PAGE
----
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Celebrate the December Holidays: Christmas

14 Dec 2020 7:26 PM | Anonymous member (Administrator)

Christmas Tree with LightsThe concept and celebration of Christmas is deeply culturally embedded across the world. Different cultures and countries have created, adopted, and preserved a diverse range of rituals and traditions to celebrate the holiday. Many traditions have evolved from even older customs that were rooted in different beliefs and attitudes. Even in countries where the majority of the population isn’t Christian, secular traditions are often enjoyed by many people. More importantly, the holiday focuses on hope, peace, gratitude, kindness and sharing – values that transcend languages and religions, and can be celebrated and appreciated by all people.

Western Christian Churches celebrate the Nativity of Jesus on Christmas on December 25th, while many Eastern Christian Churches celebrate the Feast of the Nativity of Our Lord on January 7th. Advent is the four-week liturgical season that precedes Christmas. In Western Christian traditions, common Advent practices include lighting Advent candles on Advent wreaths, keeping Advent calendars, reading daily Advent devotionals, putting up Christmas decorations, and setting up a Christmas tree. In Eastern Christianity, the equivalent of Advent is called the Nativity Fast or the Fast of December, which differs in length and observances and doesn’t mark the beginning the liturgical calendar. (Wikipedia, 2019) Many different cultures and countries maintain unique Advent and Christmas traditions. Here’s some of the diverse ways that these holidays are celebrated:

Austria: During the Advent period, in the first week of December and often on the eve of St. Nicholas Day, young men dress up as the Krampus, walk the streets or in processions, and frighten children with clattering chains and bells. Krampus is a goat-demon and also St. Nicholas’ evil companion. Krampus punishes children that misbehave. (Momondo, 2017)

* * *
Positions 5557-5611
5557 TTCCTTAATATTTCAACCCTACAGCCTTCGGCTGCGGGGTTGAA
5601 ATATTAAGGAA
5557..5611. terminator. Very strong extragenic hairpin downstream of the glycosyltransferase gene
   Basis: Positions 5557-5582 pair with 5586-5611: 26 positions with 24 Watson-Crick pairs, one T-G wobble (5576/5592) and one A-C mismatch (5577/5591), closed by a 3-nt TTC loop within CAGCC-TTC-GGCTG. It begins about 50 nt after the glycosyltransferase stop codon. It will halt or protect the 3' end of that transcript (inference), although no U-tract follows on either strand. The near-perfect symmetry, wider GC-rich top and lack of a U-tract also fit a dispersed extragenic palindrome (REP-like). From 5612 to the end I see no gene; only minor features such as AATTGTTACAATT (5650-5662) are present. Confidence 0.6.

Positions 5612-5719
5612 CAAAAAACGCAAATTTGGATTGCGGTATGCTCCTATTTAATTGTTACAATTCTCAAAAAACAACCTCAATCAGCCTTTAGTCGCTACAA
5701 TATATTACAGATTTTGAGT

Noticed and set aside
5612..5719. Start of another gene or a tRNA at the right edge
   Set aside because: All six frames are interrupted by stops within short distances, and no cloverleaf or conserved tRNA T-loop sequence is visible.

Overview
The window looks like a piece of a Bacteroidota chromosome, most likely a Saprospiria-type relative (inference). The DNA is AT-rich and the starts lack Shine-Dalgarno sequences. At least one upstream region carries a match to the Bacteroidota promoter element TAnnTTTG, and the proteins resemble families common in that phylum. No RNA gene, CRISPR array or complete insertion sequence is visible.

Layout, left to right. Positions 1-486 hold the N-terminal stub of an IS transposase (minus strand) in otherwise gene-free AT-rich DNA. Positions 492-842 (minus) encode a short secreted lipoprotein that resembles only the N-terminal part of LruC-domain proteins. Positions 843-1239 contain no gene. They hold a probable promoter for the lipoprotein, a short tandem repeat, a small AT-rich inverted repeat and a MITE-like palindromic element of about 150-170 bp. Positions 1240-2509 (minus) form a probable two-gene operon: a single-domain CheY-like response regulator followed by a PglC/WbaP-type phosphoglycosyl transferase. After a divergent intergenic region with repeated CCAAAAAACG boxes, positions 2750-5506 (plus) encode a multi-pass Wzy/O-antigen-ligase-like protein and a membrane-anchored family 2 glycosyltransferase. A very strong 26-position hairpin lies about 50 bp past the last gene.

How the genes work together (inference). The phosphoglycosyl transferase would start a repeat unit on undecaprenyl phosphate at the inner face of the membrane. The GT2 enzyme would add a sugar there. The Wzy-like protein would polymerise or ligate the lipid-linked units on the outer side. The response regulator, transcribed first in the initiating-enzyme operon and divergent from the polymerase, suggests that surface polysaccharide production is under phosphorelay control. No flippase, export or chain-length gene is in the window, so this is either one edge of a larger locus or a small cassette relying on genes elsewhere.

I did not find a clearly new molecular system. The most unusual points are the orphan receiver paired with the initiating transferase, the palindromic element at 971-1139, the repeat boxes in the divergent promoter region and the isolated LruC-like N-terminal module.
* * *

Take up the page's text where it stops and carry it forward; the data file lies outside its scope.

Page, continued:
Colombia: The Christmas season starts on Día de las Velitas (Little Candles Day), which honors the Virgin Mary and the Immaculate Conception. People decorate their windows, balconies and front yards with candles and paper lanterns. (Momondo, 2017)

El Salvador: On December 24th and 25th, people celebrate with fireworks displays and playing with fireworks. (Alleyne, 2020)

Germany: On December 6th, Nikolaus Tag, St. Nikolaus travels around Germany by donkey and delivers little treats to children in the middle of the night. He travels with his evil companion, Knecht Ruprecht (Farmhand Rupert), who whips children that misbehave. Sometimes St. Nikolaus visits children at schools, where he expects children to sing him a song or recite a poem in exchange for gifts or sweets. (Momondo, 2017)

Iceland: Instead of the 12 nights of Christmas, Iceland celebrates 13 nights. Each night, children places a pair of shoes by a window before going to bed. Each morning, they check their shoes to see if they received any gifts. Good children receive candy while bad children receive rotten potatoes. (Alleyne, 2020)

Japan: Many families enjoy a Christmas dinner of Kentucky Fried Chicken, specifically the bucket meal. In 1974, KFC ran a successful marketing campaign, "Kurisumasu ni wa kentakkii!" ("Kentucky for Christmas!"), which started the new tradition. Across Japan, which is home to 4,000 Colonel Sanders statues, KFC restaurants dress their Colonel Sanders statues in Santa outfits. (Alleyne, 2020)

Martinique: Many people continue the historic tradition of la ribote, visiting neighbors during Advent and on New Year’s Day as well as bringing holiday foods like yams and pork stew. During these gatherings, people often sing Christmas carols that combine creole verses with traditional lyrics. Singing often continues all night and into the early hours of the morning. (Alleyne, 2020)

Mexico: In early December Las Posadas (religious processions re-enacting the journey of Mary and Joseph) mark the start of the Christmas season. Church members act out Pastorelas (Shepard’s Plays) to retell the biblical Christmas story. Red poinsettia flowers are used as Christmas decorations across the country. (Alleyne, 2020)